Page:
Mr Koehler wants Germans to become more self-reliant
The German press is divided in its view of the country's new president, Horst Koehler, who was elected on Sunday.
Centre-right papers in particular think Mr Koehler can help persuade Germans of the need for economic reform, despite the post's largely ceremonial role.
Others speculate on what the election of Mr Koehler, who was backed by the conservative opposition parties, means for the troubled government of Gerhard Schroeder.
The centre-right Die Welt praises Mr Koehler's acceptance speech, which it says proved he wants to play an active role in Germany's "renewal".
"He appeared an enlightened patriot who genuinely loves his country and is not afraid to say so," the paper argues.
Germany's largest tabloid Bild is also enthusiastic, saying that "everyone is a winner in this election".
While seeing Mr Koehler's election as a boost for the conservative opposition, the paper believes Chancellor Gerhard Schroeder could also benefit.
"Koehler is a credible supporter of Schroeder's reform policy," it says.
The eastern German Thueringer Allgemeine, agrees. It says that Chancellor Schroeder will be relieved he will no longer be alone in trying to persuade his reluctant party to accept painful economic and social reforms.
"This can only be good for the country."
The eastern German Lausitzer Rundschau also likes what it sees, and thinks the new president could boost Germans' confidence.
"If Koehler keeps his promises, Germany can look forward to a president who can give the country new impetus and be an excellent representative," it says.
But the liberal Frankfurter Rundschau is more sceptical.
"It is still completely uncertain," it says, whether Mr Koehler "will be a strong figure who unites the country, or one who divides it."
"So far, he has had nothing to say on the subject of social justice," it adds warily.
'Mediator and conciliator'
The Mannheimer Morgen warns the new president against taking sides in any political debate.
"Koehler's predecessors always considered themselves to be mediators and conciliators as well," it writes.
The left-wing Tageszeitung is also cautious, pointing out that Mr Koehler, who used his acceptance speech to urge Germans to embrace globalisation, is a former head of the International Monetary Fund (IMF).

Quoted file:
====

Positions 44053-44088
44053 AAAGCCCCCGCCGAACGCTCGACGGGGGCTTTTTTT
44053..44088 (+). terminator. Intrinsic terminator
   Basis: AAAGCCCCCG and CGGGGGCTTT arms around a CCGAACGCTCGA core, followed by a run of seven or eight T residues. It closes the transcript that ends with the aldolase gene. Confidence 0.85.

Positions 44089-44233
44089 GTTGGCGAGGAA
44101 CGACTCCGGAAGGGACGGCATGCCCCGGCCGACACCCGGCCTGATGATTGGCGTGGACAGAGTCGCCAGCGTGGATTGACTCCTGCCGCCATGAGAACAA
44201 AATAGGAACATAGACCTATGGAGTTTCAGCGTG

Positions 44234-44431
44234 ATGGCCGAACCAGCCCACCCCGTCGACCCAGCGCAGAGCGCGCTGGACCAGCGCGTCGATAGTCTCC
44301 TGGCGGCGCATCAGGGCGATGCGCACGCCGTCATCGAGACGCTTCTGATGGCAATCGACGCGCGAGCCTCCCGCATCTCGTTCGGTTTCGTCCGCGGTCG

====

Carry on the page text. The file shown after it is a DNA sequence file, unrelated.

"One should not imagine that his election means Germans have adopted the IMF's ideology as their own," it says. "For that, he does not have enough legitimacy."
Papers also focus on the new president's likely impact on the two main parties' chances in the next parliamentary elections, scheduled for 2006.
The Berliner Zeitung interprets Mr Koehler's victory as a "clear success" for Christian Democrat leader Angela Merkel, who some tip to be the opposition's candidate for the campaign against Chancellor Schroeder and his Green allies.
The paper adds that Mr Schroeder could even be forced into early elections if the opposition gains a blocking majority in the upper house of parliament in next year's regional polls.
"The question is not whether Angela Merkel becomes Germany's first female chancellor, but when."
The regional paper Rheinpfalz Morgen agrees, saying that Mr Koehler's election hands the Christian Democrats and their Liberal allies an "important psychological advantage" and "could turn out to be a political masterstroke by Angela Merkel".
But the north-German regional paper Neue Presse says Ms Merkel's triumph was clouded by the fact that the defeated candidate backed by Mr Schroeder's Social Democrats, Gesine Schwan, gained some votes from the opposition camp.
"Merkel has passed an important test," the paper argues, "but it is not yet a sea-change."
BBC Monitoring, based in Caversham in southern England, selects and translates information from radio, television, press, news agencies and the Internet from 150 countries in more than 70 languages.